A surprising film about the large number of inadequately addressed letters that the postal service receives every day. The film is an invitation to the audience to address letters correctly.
Behind the Big Top
The Wirth Brothers Circus, one of Australia’s largest and most successful, survived another 15 years after this film was made.
Glimpses of Gandhiji
This narrative in the form of photographs brings to the screen important scenes from the life of Mahatma Gandhi. Scene after scene flashes past, vividly recalling to mind his childhood, his student life in England, the launching of the satyagraha campaign in South Africa and subsequently in India, and his martyrdom in January 1948 when when a whole nation was plunged into grief.
In the estuaries and lagoons of the Northern Territory, freshwater and saltwater crocodile are hunted for their hides by both Indigenous and non-Indigenous hunters. This film shows Aboriginal people using age-old hunting techniques to land crocs either for food or for skins. The methods employed by the professional hunters, who earn as much as 3000 pounds during the season, are also depicted, followed by a brief look at how the hides are skinned and prepared before being transported to the leather factories of Sydney and Melbourne.
What is the Christmas stamp collection money used for? Vulnerable and especially needy children get the opportunity to come to the Christmas brand homes around Denmark. Not all children have it just as easy at home, the funds can be small and they can be very much left to themselves. Child life in the backyards is a condition for many. Many children need good care and fresh air after illness. The lucky ones will stay at a Christmas brand home. However, it can be difficult to say goodbye at Central Station. We follow the daily life at Lindersvold in Faxe, which has 80 children all year round, Fjordmark by Flensburg Fjord, Holbølls Minde by Svendborg, which has 60 smaller children, the Hobro home by Mariager Fjord, which is the newest and most modern, and the Christmas brand home in Juelsminde . The royal couple visit Hobro Christmas brand home.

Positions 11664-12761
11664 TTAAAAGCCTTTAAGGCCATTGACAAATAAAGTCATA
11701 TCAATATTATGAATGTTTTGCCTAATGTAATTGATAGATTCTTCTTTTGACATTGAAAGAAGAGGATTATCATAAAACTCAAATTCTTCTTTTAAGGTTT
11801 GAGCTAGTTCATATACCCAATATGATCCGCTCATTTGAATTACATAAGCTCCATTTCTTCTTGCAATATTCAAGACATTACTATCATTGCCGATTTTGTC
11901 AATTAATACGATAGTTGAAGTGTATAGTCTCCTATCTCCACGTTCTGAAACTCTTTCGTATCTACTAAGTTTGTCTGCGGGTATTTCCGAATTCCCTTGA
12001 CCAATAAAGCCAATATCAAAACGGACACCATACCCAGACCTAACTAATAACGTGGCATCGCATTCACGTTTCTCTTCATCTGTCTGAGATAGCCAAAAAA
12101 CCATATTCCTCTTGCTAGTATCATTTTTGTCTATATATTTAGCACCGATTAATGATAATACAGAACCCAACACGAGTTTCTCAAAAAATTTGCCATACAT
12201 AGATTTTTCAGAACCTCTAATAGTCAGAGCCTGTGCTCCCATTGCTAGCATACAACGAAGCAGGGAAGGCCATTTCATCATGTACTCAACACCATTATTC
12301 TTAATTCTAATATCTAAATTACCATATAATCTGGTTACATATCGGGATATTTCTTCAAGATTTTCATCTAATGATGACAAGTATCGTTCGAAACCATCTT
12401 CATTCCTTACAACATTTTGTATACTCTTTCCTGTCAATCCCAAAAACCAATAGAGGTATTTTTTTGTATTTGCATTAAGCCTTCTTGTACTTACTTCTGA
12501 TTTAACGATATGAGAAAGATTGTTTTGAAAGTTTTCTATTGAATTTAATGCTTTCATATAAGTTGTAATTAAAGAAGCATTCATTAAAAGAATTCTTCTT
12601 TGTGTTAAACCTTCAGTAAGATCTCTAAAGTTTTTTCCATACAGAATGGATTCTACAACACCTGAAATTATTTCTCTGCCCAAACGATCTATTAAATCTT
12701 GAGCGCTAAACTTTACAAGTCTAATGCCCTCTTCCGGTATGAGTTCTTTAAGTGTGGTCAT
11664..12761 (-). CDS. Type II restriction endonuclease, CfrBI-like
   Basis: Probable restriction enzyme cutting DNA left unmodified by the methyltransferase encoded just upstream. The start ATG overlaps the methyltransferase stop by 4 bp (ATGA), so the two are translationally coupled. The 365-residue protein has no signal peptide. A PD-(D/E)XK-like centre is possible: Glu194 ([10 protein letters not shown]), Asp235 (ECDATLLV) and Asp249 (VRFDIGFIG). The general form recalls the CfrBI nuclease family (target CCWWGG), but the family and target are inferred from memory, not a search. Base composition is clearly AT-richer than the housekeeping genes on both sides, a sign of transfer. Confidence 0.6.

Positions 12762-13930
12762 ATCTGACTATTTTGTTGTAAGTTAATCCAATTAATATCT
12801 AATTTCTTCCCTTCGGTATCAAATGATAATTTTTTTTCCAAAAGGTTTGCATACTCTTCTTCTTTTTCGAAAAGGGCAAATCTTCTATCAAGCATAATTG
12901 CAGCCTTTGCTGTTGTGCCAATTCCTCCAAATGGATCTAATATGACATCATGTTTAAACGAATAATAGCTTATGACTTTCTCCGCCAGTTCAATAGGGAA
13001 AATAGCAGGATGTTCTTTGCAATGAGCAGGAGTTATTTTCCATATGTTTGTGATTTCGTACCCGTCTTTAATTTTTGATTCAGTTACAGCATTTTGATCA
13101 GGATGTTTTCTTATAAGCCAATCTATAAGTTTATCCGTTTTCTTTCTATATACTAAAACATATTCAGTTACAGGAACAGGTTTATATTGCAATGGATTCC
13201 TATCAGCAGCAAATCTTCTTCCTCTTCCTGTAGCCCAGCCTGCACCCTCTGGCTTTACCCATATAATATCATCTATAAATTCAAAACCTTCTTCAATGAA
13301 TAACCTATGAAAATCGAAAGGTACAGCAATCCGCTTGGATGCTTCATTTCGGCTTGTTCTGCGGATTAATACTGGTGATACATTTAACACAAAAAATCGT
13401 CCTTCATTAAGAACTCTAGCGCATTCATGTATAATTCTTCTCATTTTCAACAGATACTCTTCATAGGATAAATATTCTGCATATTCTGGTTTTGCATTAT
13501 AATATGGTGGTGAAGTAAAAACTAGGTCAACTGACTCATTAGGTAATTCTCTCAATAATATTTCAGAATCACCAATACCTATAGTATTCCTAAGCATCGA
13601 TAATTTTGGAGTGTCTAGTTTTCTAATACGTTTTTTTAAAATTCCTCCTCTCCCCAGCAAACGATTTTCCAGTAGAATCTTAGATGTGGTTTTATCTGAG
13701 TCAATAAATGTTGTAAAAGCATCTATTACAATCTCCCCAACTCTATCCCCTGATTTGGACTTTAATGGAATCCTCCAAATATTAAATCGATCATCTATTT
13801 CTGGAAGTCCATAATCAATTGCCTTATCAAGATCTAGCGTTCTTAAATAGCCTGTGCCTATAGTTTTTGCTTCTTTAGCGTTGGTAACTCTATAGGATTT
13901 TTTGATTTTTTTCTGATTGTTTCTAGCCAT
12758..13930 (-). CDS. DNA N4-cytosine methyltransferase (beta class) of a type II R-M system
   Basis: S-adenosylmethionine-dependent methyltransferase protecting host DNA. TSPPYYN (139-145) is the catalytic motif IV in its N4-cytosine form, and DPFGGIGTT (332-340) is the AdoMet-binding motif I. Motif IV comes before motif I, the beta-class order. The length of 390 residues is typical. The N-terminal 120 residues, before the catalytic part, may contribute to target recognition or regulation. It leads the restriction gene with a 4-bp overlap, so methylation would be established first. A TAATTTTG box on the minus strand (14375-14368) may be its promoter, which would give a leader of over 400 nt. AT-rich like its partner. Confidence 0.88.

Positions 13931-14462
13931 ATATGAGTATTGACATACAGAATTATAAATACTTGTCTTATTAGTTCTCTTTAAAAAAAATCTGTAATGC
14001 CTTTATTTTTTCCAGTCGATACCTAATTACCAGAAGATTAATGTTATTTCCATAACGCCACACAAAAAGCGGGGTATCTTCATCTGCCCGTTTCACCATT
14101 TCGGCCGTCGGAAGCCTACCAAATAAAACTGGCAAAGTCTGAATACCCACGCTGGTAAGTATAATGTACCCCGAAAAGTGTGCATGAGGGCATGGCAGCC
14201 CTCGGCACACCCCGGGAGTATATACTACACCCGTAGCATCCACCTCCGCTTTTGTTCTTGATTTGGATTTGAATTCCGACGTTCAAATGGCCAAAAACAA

Darwin: Doorway to Australia
Original archival synopsis: The Japanese bombed Darwin many times during World War II because it was strategically important target number one in their attack on the Australian mainland. Before the war, Darwin was little known except to the crews of pearling luggers and cattlemen. During the war it become an important air base which contributed much to the success of General MacArthur's island-hopping campaign against Japan. Today Darwin is an aerial port of call for all planes travelling either from Europe or the Far East to Australia. The Darwin touchdown is, in fact, for many travellers the first sight of the Australian continent. The film shows Darwin as it is today (1949), much ravaged by Japanese attack during World War II, but already showing signs of building activity and general recovery. The film indicates the general life of the town and also explains the plan which will make Darwin a model city of which Australia will be very proud.
Yours Is the Land
A film about conservation of the earth made in 1949 by the N.Y. Zoological Society.
Scientists Go to Antarctica to Study Weather
This black-and-white newsreel segment shows a team of scientists making their way to Heard Island in 1949 to relieve the previous year's team. The segment, entitled Scientists Go to Antarctica to Study Weather, opens with HMAS Labuan leaving Melbourne, followed by scenes of the voyage. As they near shore, Big Ben volcano comes into view. Stores for the team's 12-month stay are then brought on shore. After a sequence showing local fauna, humorously described by the commentator, the segment ends with the outgoing team briefing their replacements.
Tanglewood Music School and Music Festival
This video depicts Tanglewood in its very early years. It contains very rare footage of Serge Koussevitzky and Aaron Copland.
Saturday Night Square Dance
"Saturday Night Square Dance" was released in 1949 as a Soundie. Featured here are Jim Boyd and His Men of the West. Jim Boyd was the brother of Bill Boyd, well known for western swing music, and this film combines some western swing music with calls. The footage shows some fine examples, like the styling sometimes called the Abilene Lift.